Drone-based Water Sampler for Micro-Plastics Research

Worldwide pollution is a problem that is growing exponentially daily, especially in the ocean. Plastics are the most abundant marine contamination in this ocean pollution, representing around 80% of all marine contamination. These plastics are in different shapes and sizes, with those measuring less than 5 mm long called microplastics. A publicly available data set shows that 24,4 trillion pieces of microplastics have been found in the world’s oceans in 8,218 pelagic microplastics samples. The study of microplastic contamination is an emerging field of study. Sample collection and analysis methods are being developed and tested and undergoing studies to understand their impact. However, water sample equipment for microplastic research is hard to find on the market. It entails the desire that no components may affect the sample and the way of getting it pollutes as little as possible. Therefore, it is crucial to find a low-cost, high-frequency, and safe water microplastic sampling technology that will allow research teams to sample them. Using a drone instead of a boat, for example, reduces the chances that surrounding water will be spoiled and hence the water sample itself.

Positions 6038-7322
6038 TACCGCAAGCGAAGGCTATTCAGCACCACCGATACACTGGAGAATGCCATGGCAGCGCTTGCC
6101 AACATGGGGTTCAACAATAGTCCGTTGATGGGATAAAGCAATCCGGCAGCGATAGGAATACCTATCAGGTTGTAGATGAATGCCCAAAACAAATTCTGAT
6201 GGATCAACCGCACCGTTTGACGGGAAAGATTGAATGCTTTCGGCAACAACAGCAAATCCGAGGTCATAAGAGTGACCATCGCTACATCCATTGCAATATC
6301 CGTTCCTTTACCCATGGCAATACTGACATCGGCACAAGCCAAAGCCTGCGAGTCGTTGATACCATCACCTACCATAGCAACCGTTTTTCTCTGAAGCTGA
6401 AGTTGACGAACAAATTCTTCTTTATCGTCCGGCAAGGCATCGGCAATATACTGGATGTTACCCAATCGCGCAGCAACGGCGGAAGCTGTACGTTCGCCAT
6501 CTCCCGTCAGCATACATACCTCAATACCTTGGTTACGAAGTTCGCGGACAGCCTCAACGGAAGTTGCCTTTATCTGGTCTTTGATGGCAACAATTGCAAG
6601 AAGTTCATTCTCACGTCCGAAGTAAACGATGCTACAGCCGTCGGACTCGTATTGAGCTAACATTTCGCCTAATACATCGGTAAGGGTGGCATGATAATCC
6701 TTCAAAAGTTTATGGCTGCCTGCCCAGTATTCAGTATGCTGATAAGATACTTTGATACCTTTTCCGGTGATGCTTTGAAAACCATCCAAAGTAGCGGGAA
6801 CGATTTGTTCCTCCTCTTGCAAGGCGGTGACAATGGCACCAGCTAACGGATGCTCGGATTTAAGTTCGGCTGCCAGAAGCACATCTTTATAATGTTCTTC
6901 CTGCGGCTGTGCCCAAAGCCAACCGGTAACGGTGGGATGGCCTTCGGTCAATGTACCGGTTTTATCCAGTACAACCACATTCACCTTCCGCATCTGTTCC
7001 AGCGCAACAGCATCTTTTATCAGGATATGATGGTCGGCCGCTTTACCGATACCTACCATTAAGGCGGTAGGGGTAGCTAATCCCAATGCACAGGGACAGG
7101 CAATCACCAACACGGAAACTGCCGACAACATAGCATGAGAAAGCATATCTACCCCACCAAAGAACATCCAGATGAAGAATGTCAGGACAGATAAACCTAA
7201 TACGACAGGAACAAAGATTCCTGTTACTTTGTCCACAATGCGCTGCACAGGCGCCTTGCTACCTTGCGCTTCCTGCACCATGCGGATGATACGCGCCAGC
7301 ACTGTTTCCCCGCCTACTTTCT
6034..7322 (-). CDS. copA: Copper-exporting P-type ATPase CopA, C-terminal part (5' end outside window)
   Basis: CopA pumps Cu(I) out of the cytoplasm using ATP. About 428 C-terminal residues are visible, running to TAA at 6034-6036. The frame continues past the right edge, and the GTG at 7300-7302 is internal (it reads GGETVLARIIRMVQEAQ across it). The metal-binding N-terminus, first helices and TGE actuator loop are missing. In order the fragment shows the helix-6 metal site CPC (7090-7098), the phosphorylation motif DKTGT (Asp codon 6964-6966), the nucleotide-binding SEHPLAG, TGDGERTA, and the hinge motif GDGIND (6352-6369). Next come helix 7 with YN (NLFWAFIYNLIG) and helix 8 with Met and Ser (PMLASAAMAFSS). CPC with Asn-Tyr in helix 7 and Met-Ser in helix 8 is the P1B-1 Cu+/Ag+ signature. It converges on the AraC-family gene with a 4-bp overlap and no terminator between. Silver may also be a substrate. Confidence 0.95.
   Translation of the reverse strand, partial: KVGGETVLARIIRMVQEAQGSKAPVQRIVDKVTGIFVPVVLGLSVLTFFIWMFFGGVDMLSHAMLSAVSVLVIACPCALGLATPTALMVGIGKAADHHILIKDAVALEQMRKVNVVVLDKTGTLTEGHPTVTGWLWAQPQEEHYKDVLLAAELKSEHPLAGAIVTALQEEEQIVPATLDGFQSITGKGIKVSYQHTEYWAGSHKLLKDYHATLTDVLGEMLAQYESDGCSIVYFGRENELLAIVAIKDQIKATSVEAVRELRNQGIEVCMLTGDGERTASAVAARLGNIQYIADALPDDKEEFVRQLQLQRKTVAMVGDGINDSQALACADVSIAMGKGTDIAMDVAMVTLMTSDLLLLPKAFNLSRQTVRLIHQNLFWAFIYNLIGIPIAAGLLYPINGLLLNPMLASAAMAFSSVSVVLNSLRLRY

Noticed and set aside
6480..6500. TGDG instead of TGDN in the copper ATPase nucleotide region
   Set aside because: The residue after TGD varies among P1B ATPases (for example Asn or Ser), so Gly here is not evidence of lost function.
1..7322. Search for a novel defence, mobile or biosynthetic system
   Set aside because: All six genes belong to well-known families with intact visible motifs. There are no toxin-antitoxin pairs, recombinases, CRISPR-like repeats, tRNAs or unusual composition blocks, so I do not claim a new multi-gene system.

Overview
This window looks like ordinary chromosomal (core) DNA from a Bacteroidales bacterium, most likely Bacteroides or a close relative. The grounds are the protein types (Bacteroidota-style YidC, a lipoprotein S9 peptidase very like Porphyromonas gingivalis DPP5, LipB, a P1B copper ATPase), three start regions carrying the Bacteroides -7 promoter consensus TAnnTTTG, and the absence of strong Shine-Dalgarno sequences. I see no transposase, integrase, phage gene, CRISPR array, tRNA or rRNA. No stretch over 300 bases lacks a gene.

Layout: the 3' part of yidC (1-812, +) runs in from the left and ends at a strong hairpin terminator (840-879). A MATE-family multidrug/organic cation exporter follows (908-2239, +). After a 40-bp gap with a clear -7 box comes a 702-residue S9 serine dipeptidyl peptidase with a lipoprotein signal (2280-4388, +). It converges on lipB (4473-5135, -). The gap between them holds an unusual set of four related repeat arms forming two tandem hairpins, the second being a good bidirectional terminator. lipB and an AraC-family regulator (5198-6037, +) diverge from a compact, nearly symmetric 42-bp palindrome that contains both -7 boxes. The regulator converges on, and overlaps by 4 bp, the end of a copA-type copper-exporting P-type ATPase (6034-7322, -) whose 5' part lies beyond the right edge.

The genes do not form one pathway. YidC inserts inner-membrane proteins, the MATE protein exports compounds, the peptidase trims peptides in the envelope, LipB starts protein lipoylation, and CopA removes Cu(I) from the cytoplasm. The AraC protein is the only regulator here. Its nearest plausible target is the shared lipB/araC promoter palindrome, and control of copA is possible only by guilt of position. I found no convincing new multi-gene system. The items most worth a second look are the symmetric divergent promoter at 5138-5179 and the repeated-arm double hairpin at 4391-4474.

To assess the impact of microplastic, it is necessary to analyze its presence in different bodies of water, including oceans, lakes, glaciers, rivers, and more. Contamination directly affects the ecosystem of the affected water while also affecting the people who use those water sources. Therefore, to perform a correct analysis, efficient and economical microplastic sampling methods must be developed, which is the purpose of this project. The idea for this drone-based microplastics sampling system is built on initial research by MSc students in Joe Foley’s ”Precision Machine Design” class in 2021. The team was tasked with designing an under-2kg water sampling device suitable for mounting to various drones. They developed a passively actuated valve system for a metal bottle that contained no plastic. Unfortunately, the valve system was unreliable due to manufacturing limitations, and the machined bottle exceeded the weight limit. Despite these setbacks, the initial work inspired and provided valuable background research for this proposal.


Gleny Milena Arias Huaman

Joseph Timothy Foley